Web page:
This just scratches the surface. Dig deeper into Vasan Ramachandran’s groundbreaking work.
Humans are making machines that “think,” but we barely understand their thought processes. Associate Professor Kate Saenko in our Department of Computer Science is making machine learning more human-like by developing artificial intelligence methods that allow machines to see, talk, and interact with the world in ways humans better understand. Her contributions include state-of-the-art deep-learning (neural network) models for object recognition in images, activity detection in video, automatic video captioning, and vision-based robotic object manipulation. Heady stuff, but ultimately practical for such applications as teaching robots to sort recyclables (one of her recent projects).
Explore more next-generation projects and AI methods at Kate Saenko’s website.
“In a recent publication, I used mathematical and agent-based models to show how inequality can be maintained through the uneven diffusion of novel cultural practices through a person’s close relationships.”
— Neha Gondal
How do cells work together to perform complex behaviors, such as assembling into tissue, forming a biofilm, healing a wound, or developing into different cell types? Assistant Professor Allyson Sgro in our Department of Biomedical Engineering is working on ways to “eavesdrop” on cells’ internal information processing by integrating advances in biotechnology to visualize molecular processes, microscopy to capture images, and image processing and machine learning to extract the information. This research will allow us to identify the natural information-processing algorithms groups of cells use, potentially leading to new computational and synthetic living systems based on this system.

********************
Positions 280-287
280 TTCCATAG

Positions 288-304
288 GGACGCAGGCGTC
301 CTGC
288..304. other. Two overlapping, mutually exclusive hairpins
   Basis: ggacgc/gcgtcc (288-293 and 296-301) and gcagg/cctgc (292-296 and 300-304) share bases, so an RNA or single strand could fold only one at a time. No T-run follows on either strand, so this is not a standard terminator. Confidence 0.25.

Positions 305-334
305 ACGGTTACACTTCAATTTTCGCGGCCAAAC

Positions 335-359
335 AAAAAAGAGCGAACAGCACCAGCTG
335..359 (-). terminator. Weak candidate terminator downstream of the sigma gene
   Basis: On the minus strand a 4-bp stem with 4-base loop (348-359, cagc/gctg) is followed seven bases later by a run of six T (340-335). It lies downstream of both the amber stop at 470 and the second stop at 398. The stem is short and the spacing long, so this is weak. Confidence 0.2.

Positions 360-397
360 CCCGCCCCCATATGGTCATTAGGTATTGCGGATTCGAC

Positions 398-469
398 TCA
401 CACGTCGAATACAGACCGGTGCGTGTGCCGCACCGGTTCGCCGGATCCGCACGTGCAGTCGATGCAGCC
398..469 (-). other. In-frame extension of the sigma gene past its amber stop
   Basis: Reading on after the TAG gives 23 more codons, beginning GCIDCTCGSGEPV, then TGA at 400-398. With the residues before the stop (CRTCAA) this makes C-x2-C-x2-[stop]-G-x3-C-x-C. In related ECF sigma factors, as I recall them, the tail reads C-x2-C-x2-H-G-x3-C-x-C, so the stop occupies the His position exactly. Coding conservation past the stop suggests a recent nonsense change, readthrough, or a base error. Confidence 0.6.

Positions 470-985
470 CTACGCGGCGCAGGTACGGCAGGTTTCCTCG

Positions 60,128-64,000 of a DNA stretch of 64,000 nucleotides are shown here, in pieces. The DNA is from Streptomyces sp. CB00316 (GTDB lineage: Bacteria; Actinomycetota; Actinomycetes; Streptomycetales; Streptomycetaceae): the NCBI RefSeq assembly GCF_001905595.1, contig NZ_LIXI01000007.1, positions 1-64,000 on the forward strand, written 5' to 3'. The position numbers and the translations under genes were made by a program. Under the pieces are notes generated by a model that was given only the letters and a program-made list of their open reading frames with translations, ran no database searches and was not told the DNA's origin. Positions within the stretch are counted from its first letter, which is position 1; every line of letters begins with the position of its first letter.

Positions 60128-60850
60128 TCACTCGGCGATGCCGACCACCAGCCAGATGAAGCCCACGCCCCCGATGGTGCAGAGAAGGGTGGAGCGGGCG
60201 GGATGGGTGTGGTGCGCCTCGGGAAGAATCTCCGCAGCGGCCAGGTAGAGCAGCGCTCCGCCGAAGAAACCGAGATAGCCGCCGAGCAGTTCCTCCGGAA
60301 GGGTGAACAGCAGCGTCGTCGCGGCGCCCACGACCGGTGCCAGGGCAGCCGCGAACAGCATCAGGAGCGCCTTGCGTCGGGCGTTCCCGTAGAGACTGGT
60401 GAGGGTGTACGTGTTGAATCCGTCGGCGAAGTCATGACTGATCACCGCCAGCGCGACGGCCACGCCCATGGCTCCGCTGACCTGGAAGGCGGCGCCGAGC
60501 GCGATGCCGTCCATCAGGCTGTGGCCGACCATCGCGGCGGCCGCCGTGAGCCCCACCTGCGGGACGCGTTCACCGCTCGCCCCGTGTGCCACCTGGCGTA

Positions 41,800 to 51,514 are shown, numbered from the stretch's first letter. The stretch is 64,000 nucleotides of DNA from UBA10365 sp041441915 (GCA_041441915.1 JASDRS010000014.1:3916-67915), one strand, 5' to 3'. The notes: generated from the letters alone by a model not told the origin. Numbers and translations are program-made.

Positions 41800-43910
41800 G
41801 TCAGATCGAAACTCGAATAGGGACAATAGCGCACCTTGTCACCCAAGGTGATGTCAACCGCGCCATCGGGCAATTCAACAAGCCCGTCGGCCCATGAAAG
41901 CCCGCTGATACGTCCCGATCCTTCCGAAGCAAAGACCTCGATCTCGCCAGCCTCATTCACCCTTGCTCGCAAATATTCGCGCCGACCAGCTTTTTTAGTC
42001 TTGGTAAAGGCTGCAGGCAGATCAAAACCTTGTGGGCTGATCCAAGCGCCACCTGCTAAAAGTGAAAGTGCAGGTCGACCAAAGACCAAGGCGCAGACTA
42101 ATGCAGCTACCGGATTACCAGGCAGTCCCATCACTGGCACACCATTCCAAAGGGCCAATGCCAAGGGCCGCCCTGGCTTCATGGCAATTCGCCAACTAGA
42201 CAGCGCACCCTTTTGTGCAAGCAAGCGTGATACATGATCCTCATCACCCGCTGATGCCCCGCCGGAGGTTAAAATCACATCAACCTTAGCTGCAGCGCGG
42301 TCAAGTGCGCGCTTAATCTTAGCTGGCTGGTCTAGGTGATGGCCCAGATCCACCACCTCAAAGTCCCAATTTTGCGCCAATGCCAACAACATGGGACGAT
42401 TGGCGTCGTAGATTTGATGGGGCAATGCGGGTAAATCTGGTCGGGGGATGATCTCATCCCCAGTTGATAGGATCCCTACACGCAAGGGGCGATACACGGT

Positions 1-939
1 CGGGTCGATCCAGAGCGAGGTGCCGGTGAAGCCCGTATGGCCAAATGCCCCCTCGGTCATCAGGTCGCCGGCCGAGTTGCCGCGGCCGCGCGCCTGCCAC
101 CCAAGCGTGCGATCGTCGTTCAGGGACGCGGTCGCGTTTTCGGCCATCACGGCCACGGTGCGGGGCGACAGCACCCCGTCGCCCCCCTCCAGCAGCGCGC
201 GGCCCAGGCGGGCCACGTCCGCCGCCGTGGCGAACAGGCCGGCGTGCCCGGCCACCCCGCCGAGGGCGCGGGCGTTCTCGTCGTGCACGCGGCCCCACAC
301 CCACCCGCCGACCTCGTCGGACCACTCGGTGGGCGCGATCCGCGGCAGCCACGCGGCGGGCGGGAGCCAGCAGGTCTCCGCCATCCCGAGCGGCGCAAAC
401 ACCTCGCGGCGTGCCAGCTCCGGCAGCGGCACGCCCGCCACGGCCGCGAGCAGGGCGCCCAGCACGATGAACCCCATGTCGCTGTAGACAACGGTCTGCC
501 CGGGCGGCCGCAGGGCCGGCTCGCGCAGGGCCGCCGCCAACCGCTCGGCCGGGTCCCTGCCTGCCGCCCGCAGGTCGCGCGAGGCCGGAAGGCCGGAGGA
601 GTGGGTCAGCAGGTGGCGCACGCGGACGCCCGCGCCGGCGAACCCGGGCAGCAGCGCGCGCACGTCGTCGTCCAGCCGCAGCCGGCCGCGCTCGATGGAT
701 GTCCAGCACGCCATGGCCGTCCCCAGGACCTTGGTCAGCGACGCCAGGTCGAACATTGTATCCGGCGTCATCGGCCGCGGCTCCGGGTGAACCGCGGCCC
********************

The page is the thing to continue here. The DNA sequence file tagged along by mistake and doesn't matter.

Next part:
Learn more about Allyson Sgro’s breakthrough research and methods at her website.
You might say peace of mind is the research focus of Professor Adam Smith in our Department of Computer Science & Engineering. He works in the areas of data privacy and cryptography, providing techniques to analyze sensitive data sets, while guaranteeing the privacy of individuals whose data they contain. While privacy is his subject, he doesn’t keep his findings to himself. “Differential privacy,” a standard he invented, is the basis for deployed systems in the 2020 US Census and mobile data collections systems at Google, Apple, and Microsoft. Overall, his work has led to novel lines of inquiry within statistical inference, machine learning, algorithmic game theory, and legal scholarship. And, of course, a better night’s sleep for us all.